The Slatest

What Happened to Trump’s Own Red Line on Syria?

A Syrian boy holds an oxygen mask over the face of an infant.
A Syrian boy holds an oxygen mask over the face of an infant at a make-shift hospital following a reported gas attack on the rebel-held besieged town of Douma in the eastern Ghouta region on the outskirts of the capital Damascus on Jan. 22.
Hasan Mohamed/Getty Images

The Organization for the Prohibition of Chemical Weapons launched an investigation last weekend into allegations that the Syrian government has on several occasions used chlorine gas in its ongoing offensive in the Ghouta region near Damascus.

It was Syria’s use of chemical weapons against civilians that prompted U.S. President Trump to launch a surprise missile attack against Bashar al-Assad’s military last year. Could the same thing happen again?

Chlorine gas is much less deadly than sarin gas, the nerve agent used in the Khan Sheikhoun attack that prompted last year’s intervention, but it can kill and is prohibited under the Chemical Weapons Convention. One attack killed a child on Sunday, according to the local volunteer organization known as the White Helmets. Syria and its ally Russia have both denied the use of chlorine by government forces.

Syria signed that convention in 2013, as part of a Russian-brokered deal following a chemical attack that killed hundreds of people in eastern Ghouta, under which Syria agreed to give up its stockpiles of chemical weapons. Since 2013, there have been continual reports of the Assad regime using chlorine in violation of its international agreements.

President Obama was assailed by critics, including Trump, for agreeing to the deal after the Ghouta attack rather than enforcing the “red line” Obama had infamously drawn regarding Assad’s use of chemical weapons. “I wouldn’t have drawn the line, but once he drew it, he had no choice but to go across,” Trump said during a televised debate in September 2015. “Somehow, [Obama] just doesn’t have courage. There is something missing from our president.”

Trump, not normally an enthusiast of either international law or the United Nations, cited both in justifying his Tomahawk strike in April, telling the nation in a televised statement, “It is in this vital, national security interest of the United States to prevent and deter the spread and use of deadly chemical weapons. There can be no dispute that Syria used banned chemical weapons, violated its obligations under the Chemical Weapons Convention and ignored the urging of the U.N. Security Council.”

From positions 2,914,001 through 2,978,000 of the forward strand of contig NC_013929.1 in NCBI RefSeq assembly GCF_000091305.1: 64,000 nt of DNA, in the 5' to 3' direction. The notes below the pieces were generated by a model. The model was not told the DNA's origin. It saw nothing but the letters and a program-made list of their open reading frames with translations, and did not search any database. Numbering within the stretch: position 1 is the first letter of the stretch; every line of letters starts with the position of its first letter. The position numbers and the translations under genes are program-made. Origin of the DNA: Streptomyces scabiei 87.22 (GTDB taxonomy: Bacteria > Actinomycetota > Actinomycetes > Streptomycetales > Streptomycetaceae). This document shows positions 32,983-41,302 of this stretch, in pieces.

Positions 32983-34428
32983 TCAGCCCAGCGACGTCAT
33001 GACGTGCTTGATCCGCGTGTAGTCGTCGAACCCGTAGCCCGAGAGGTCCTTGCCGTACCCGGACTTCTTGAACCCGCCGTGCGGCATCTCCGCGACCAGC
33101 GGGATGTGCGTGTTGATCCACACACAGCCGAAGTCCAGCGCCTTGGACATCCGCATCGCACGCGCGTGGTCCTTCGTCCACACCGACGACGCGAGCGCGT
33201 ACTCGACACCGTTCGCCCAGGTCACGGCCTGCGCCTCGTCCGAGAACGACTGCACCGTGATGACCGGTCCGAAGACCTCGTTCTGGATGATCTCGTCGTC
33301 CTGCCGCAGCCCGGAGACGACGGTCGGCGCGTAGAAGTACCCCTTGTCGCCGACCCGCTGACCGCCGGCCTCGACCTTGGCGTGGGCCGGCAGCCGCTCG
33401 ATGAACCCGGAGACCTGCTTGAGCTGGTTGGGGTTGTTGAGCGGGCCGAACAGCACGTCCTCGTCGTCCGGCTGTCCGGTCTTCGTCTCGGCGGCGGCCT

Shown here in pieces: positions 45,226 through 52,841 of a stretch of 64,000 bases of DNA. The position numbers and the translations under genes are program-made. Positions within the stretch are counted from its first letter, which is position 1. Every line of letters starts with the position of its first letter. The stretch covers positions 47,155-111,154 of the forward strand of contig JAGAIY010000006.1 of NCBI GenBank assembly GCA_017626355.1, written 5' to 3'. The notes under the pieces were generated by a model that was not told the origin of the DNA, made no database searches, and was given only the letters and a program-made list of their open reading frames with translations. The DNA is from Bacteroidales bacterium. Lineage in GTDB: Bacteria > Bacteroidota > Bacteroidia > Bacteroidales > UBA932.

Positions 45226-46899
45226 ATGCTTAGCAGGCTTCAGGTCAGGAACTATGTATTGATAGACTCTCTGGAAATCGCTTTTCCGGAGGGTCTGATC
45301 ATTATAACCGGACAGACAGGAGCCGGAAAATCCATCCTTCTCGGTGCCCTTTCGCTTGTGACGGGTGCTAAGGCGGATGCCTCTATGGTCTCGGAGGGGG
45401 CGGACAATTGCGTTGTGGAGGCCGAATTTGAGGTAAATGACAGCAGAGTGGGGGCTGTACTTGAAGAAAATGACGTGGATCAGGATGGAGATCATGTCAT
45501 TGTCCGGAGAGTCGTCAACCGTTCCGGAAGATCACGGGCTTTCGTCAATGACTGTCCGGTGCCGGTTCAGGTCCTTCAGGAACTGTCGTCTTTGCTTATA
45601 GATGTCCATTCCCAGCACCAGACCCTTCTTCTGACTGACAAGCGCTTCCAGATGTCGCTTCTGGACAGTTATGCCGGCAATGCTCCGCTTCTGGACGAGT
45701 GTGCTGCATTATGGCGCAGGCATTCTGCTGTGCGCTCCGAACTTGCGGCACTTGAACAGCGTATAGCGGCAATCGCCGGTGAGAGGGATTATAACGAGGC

Since then, however, the U.S. has on several occasions accused Syria of using chemical weapons and developing new ones. This has prompted some questions from observers about what ever happened to Trump’s own “red line.”

U.S. officials have said off the record that Trump would be willing to consider new military action if sanctions and diplomatic pressure don’t work. French President Emmanuel Macron has gone farther, saying that “France will strike” if chemical weapons use is proven. Trump, who expressed a strong emotional reaction to the photographs of slain children at Khan Sheikhoun to the point that he essentially reversed his Syria policy, has had almost nothing to say about the similarly grim scenes in eastern Ghouta. A White House statement calling for a halt to the violence last week did not mention chemical weapons. There doesn’t seem to be much political momentum toward intervention this time around.

Does Trump’s injunction that the U.S. will use force to respond to chemical weapon attacks apply only to sarin? Secretary of Defense James Mattis suggested this, speaking to reporters on Feb. 2. He called chlorine a “somewhat separate category” from sarin. Speaking of sarin use, he said, “you all have seen how we reacted to that, so they’d be ill-advised to go back to violating the chemical convention.” This statement is somewhat confusing given that chlorine also violates the convention.

Over the past seven years of war, Assad has shown that he will gradually escalate his aggression to test the boundaries of what the international community will tolerate. Assad is currently getting the message that there are limits to Trump’s willingness to enforce the chemical weapons convention. There’s every reason to believe he will use more deadly weapons in the future.

There are very good reasons to be wary of intervention in this case, including the extremist affiliations of some of the rebel groups fighting in eastern Ghouta and the mind-boggling complexity of the overall Syrian conflict and America’s place within it.

Of course, this was also true before the American missile strike last year. These are the very reasons Obama was so reluctant to intervene five years ago. The president has credited himself for enforcing the red line that Obama shied away from, but what Trump has done—issuing an ultimatum he never intended to enforce—really is not so different.